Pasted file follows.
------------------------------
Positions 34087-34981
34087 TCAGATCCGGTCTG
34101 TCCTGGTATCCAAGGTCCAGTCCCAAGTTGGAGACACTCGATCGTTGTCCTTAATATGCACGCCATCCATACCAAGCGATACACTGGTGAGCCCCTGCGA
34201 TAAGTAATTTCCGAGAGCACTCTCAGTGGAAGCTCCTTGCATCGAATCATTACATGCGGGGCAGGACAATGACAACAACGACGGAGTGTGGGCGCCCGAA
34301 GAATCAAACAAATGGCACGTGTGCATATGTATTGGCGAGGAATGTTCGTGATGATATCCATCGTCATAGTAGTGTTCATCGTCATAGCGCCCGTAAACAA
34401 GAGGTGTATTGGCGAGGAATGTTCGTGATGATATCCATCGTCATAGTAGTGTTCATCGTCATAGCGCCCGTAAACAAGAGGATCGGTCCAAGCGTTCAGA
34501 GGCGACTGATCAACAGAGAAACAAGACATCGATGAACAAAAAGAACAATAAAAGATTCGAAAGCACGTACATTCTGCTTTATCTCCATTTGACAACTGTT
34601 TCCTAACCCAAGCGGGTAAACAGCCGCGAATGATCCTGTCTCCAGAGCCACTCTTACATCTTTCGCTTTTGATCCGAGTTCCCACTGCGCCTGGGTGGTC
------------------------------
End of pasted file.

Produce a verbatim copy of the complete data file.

Positions 34087-34981
34087 TCAGATCCGGTCTG
34101 TCCTGGTATCCAAGGTCCAGTCCCAAGTTGGAGACACTCGATCGTTGTCCTTAATATGCACGCCATCCATACCAAGCGATACACTGGTGAGCCCCTGCGA
34201 TAAGTAATTTCCGAGAGCACTCTCAGTGGAAGCTCCTTGCATCGAATCATTACATGCGGGGCAGGACAATGACAACAACGACGGAGTGTGGGCGCCCGAA
34301 GAATCAAACAAATGGCACGTGTGCATATGTATTGGCGAGGAATGTTCGTGATGATATCCATCGTCATAGTAGTGTTCATCGTCATAGCGCCCGTAAACAA
34401 GAGGTGTATTGGCGAGGAATGTTCGTGATGATATCCATCGTCATAGTAGTGTTCATCGTCATAGCGCCCGTAAACAAGAGGATCGGTCCAAGCGTTCAGA
34501 GGCGACTGATCAACAGAGAAACAAGACATCGATGAACAAAAAGAACAATAAAAGATTCGAAAGCACGTACATTCTGCTTTATCTCCATTTGACAACTGTT
34601 TCCTAACCCAAGCGGGTAAACAGCCGCGAATGATCCTGTCTCCAGAGCCACTCTTACATCTTTCGCTTTTGATCCGAGTTCCCACTGCGCCTGGGTGGTC